European lawmakers recently met to discuss the proposal of charging content and application providers (CAPs) a network fee for the traffic they generate. Out of the ministers present, 18 rejected this idea or demanded further investigation, reflecting a lack of consensus regarding this contentious issue.

The debate was sparked during the EU’s consultation called “the future of the electronic communications sector and its infrastructure,” which included a section on fair contribution. The majority of the ministers opposed the idea of a network fee, citing reasons such as insufficient analysis of the implications, no evidence of an investment shortfall, and the potential for CAPs to charge consumers higher prices to compensate for the additional fees.

Companies like Amazon, Apple, Google, Meta, and Netflix argue that they already contribute to infrastructure through investments in data centers, content delivery networks, and cable systems. Charging subscribers an additional fee would be like charging them twice for the same content.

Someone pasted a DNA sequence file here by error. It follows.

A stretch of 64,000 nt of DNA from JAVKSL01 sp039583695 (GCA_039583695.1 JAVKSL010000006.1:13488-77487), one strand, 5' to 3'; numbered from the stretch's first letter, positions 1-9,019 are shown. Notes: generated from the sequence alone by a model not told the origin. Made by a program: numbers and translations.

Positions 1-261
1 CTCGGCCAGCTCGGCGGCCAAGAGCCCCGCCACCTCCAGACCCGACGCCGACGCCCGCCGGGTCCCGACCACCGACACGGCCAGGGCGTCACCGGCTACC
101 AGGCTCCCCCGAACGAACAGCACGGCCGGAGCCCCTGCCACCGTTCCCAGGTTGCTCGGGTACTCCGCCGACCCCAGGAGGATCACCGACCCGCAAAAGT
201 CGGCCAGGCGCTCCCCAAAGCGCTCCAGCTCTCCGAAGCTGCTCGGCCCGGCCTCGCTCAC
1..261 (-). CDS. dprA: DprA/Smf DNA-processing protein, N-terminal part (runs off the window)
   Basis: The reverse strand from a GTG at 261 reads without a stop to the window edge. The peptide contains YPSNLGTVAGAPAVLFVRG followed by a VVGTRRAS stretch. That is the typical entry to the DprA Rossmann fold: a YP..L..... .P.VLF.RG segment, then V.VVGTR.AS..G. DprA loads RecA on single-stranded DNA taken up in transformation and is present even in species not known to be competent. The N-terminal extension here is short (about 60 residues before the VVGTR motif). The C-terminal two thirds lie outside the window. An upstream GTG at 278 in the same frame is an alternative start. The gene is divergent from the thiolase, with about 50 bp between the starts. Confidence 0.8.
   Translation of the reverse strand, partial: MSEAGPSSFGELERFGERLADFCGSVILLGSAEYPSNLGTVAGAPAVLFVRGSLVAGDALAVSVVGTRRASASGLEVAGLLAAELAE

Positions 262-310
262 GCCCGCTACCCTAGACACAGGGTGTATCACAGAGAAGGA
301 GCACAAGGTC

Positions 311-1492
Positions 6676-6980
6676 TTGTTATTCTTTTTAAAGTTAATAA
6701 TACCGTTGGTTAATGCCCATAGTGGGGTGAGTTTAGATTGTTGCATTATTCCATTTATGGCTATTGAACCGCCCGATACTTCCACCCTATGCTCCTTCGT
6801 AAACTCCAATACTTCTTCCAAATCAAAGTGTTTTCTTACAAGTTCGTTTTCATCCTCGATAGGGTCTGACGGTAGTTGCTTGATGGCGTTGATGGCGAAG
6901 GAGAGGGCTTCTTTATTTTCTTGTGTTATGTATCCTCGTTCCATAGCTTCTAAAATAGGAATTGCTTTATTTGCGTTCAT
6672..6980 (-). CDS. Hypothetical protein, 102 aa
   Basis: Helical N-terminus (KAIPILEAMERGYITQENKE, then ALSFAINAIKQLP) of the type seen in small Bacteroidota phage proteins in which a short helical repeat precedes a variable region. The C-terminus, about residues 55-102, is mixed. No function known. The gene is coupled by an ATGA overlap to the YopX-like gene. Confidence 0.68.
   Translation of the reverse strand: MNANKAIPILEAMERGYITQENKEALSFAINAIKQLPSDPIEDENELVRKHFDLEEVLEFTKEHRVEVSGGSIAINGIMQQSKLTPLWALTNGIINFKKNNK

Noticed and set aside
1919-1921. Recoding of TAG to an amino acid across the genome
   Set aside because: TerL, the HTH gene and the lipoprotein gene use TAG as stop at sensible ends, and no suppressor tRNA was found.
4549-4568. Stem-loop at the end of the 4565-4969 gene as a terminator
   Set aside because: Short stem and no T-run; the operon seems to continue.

This view is also supported by the Body of European Regulators for Electronic Communications (BEREC), which shared its preliminary opinion last October, stating there was no justification for “fair contribution.” BEREC expressed concerns about how such a fee might impact end-users, net neutrality, and competition between market players.

Additionally, BEREC warned that imposing a financial contribution on CAPs could hinder innovation in the industry. If providers have to pay additional fees, they might be less inclined to develop new content and services, which could lead to a decline in the quality of existing offerings.

If telecom operators are unsuccessful in their efforts to charge big tech companies for delivering their content, they may need to explore other avenues to generate income. One such option could be pushing the EU towards more favorable regulations for in-market consolidation. Mergers and acquisitions are often touted as a means of creating synergies that can be reinvested into infrastructure improvements.

With European Competition Commissioner Margrethe Vestager recently clarifying the EU’s stance on regulating mergers and acquisitions, there may be some hope for consolidation in the sector, albeit limited. As discussions progress, the outcome will depend on various factors, including the potential impact on end-users, competition, and the long-term growth and innovation within the industry.